The Breakup: NBC Wanted a Slice of iPod Revenue
October 31, 2007 8:52 AM
comment(s) - last by
"So that's a 'No' on a cut of the iPod hardware sales? Well, I had to ask."
New allegations emerge which indicate more possible causes for the NBC and Apple split.
The story of NBC and iTunes' breakup is well known to
regulars. Back in August
reported the split
. It then went on to cover Apple's decision to
its contract with NBC, which would have last until year's end.
The coverage included a blast at NBC in which Apple alleged that the split resulted from NBC's greed $4.99 per episode pricing demands. NBC fired back,
finding a new home
at Amazon's new Unbox download service.
NBC previously stated that it wanted to be able to offer free pilot episodes, control the packaging of content and have more flexibility in pricing. It also wanted additional protection from piracy. It stated that Apple was unwilling to work with it on these issues.
have emerged, which may provide shocking testimony to NBC's audacity, if they are true.
NBC President Jeff Zucker, according to a report in
, allegedly shared with
The New Yorker's
Ken Auletta during a benefit for former football powerhouse Syracuse University that NBC had wanted a cut of every iPod Apple sold as part of NBC's negotiations to renew their contract.
Zucker is quoted as saying, "Apple sold millions of dollars worth of hardware off the back of our content and made a lot of money. They did not want to share in what they were making off the hardware or allow us to adjust pricing."
This revelation is being met with incredulity in the media industry. After all, NBC was not alone in most of its complaints against Apple -- for example, iTunes’ fixed price of $1.99 per episode. However, no other television network would dare make as audacious a demand as a cut of hardware revenues.
More surprising is how little money NBC was really making for Apple and itself. In the first year of its contract Zucker is quoted as placing its iTunes revenue $15 million USD. In comparison to the $16 billion USD in revenue that NBC Universal, this is only 0.3 percent of the company's total revenue.
It was noted that NBC Universal's theme park business did $100 million USD in revenue. On the other hand, this does mean that iTunes sold approximately 7.5 million NBC TV episodes.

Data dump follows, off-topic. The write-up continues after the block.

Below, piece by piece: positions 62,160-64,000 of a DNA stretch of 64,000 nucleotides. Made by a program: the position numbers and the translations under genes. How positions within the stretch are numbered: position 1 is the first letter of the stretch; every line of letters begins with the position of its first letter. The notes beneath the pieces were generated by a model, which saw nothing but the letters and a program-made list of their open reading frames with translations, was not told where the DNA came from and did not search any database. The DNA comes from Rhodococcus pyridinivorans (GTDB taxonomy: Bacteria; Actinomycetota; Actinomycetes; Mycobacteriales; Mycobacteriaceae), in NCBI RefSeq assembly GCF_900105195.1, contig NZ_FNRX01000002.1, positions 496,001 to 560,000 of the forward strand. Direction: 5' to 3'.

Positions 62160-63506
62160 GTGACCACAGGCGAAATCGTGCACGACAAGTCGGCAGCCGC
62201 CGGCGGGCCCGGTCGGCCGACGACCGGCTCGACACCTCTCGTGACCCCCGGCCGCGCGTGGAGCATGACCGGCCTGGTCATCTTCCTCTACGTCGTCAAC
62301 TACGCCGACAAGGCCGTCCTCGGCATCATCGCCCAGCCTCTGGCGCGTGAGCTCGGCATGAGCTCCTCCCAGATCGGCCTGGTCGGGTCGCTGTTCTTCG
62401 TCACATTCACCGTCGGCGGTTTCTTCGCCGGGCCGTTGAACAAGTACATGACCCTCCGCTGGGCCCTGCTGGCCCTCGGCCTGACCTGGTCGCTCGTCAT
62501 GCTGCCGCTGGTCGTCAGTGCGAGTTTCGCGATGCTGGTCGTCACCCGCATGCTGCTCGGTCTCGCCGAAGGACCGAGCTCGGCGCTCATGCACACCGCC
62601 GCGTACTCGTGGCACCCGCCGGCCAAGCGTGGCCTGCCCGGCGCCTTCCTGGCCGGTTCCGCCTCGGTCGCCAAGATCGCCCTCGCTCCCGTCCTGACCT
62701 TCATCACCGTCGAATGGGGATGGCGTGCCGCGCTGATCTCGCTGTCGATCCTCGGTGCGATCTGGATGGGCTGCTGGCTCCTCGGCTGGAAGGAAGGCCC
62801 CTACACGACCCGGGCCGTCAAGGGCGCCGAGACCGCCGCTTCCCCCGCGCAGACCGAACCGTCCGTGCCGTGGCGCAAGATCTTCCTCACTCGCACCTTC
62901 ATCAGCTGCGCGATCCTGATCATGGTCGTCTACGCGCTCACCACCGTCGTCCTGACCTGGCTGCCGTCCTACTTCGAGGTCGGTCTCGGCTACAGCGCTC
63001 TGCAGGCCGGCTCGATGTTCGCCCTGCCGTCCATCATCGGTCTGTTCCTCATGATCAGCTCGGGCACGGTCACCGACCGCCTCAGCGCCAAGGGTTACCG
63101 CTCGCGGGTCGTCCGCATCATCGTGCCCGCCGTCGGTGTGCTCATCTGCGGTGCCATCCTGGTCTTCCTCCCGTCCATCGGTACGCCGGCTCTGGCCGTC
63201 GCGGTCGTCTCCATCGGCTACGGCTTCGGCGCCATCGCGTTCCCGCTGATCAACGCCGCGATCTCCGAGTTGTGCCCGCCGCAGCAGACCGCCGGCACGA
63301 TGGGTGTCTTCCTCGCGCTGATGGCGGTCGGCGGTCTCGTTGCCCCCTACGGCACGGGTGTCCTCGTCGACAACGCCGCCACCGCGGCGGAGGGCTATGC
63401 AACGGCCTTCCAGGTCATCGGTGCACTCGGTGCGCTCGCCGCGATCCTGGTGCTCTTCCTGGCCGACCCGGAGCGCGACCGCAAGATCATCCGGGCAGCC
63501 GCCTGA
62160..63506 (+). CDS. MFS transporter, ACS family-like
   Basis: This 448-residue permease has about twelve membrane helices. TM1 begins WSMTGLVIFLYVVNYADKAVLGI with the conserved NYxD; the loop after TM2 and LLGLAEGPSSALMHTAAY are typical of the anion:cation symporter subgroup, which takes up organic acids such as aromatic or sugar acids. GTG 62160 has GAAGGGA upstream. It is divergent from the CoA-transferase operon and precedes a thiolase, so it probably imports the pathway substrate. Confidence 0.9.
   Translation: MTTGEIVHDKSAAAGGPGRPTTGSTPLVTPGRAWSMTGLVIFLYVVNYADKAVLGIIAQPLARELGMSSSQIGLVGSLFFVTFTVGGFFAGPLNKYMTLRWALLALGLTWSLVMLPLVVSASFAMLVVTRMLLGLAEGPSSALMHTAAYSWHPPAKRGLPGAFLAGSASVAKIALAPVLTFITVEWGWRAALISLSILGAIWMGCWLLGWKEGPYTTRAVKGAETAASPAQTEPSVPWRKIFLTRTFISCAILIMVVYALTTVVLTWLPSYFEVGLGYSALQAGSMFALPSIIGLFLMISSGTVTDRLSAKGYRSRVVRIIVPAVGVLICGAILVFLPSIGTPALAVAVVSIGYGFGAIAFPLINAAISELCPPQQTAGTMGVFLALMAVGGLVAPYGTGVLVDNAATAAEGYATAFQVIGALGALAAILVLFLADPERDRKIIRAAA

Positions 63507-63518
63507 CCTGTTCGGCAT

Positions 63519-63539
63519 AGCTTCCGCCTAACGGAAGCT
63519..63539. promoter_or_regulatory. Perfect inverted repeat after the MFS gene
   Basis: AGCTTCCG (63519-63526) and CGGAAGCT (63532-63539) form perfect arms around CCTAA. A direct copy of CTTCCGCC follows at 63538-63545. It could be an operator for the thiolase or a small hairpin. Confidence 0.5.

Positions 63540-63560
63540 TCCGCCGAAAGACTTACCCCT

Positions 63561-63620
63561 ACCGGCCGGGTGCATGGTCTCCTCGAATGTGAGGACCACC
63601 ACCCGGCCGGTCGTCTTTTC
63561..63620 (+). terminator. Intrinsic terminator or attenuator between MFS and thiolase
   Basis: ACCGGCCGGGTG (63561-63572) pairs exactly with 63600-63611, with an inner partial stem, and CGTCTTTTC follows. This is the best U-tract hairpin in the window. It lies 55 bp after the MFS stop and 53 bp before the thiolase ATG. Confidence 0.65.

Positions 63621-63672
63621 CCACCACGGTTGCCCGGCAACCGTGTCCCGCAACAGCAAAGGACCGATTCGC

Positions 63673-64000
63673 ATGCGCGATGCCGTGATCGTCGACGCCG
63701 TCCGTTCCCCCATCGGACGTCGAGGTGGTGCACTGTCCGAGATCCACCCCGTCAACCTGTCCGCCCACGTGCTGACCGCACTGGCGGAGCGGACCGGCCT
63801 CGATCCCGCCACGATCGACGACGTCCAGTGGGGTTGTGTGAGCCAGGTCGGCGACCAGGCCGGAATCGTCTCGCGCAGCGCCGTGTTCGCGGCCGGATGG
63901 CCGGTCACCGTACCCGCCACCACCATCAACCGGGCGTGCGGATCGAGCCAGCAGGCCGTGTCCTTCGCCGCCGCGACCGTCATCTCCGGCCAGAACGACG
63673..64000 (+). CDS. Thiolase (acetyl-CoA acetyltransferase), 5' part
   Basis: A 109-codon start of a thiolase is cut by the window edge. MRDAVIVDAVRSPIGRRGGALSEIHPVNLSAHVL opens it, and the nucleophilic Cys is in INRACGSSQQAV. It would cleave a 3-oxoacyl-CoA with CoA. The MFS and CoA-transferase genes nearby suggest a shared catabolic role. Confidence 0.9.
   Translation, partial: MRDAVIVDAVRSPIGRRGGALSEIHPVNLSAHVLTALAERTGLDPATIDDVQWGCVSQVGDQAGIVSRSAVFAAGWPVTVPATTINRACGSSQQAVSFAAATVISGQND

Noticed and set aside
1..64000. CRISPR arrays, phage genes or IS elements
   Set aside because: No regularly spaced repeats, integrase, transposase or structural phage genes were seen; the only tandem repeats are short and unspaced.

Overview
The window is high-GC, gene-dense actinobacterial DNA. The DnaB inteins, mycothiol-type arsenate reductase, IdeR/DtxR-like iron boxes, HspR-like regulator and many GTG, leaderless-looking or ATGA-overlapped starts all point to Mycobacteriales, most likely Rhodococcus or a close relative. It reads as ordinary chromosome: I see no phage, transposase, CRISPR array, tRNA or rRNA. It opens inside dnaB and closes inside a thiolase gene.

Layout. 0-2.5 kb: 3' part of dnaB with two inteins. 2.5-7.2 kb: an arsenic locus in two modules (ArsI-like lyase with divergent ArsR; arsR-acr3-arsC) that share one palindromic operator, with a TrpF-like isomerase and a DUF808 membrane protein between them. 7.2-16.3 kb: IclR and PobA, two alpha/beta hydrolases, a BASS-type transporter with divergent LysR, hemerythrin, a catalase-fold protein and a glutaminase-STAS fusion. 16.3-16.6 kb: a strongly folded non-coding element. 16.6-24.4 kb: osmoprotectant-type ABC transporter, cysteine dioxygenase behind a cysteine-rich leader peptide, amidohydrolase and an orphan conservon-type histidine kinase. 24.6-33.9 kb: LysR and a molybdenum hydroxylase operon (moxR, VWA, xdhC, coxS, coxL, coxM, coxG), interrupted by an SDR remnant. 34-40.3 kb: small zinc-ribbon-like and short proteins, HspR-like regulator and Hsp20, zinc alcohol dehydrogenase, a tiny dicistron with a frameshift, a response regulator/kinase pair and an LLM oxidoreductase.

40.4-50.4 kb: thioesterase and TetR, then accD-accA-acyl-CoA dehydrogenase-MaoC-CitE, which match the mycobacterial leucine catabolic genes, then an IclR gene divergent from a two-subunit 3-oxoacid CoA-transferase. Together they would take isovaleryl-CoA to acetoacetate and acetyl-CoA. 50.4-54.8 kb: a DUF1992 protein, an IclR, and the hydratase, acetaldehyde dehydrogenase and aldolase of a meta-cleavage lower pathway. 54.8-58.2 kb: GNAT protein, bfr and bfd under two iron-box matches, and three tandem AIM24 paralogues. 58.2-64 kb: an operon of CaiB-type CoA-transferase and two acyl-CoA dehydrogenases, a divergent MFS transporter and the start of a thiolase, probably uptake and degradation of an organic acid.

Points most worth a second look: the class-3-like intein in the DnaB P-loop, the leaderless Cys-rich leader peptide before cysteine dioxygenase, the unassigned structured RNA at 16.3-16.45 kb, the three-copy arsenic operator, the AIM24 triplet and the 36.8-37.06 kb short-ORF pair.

It seems relatively obvious that such demands were the realm of fantasy. Otherwise every television maker from Sony to LG would have to pay a slice to NBC, Fox and the other studios. The “iDevices” would have to pay cuts to Fox, ABC and many more. This is obviously an untenable business model, considering the drive for low cost expensive hardware that often is only slightly profitable at best.
Other networks such as FOX and ABC have not dared make such demands.
NBC has a chance to prove itself on its own with the new HULA service it is starting with FOX (coverage later today at
), its deal with Amazon Unbox and its NBC Direct service,
earlier this month.
However, until NBC shows a far larger business volume, its demands may appear undeniably like gold-digging of a hardware giant.
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RE: If Apple...
10/31/2007 2:17:02 PM
Actually that's a VERY good point (although I think some will disagree). NBC (or Apple) can negotiate for whatever they want, even if stupid or outrageous. Demanding a different 30 virgins every night (or perhaps 29 the second night, 28 the third...etc ) might not be legal, but they can ask for anything. Hopefully the stupid stuff will be pushed up their hose with a rubber nose -- but they can ask/demand and then not getting it, go their own way. Not significantly different than Walmart (or Sears back when they were all powerful) demanding their suppliers drop their prices yearly or get dropped. Some will say "bye-bye" and both lose. You can demand whatever you want (that's legal) in such a contract -- but one may also get nothing if demanding too much.
P.S. - I don't think Apple gets a slice of AT&T's profits. I think they get a slice of their revenue. If AT&T is losing money hand over fist, I suspect Apple will still get their $18/month per iPhone.
"My sex life is pretty good" -- Steve Jobs' random musings during the 2010 D8 conference
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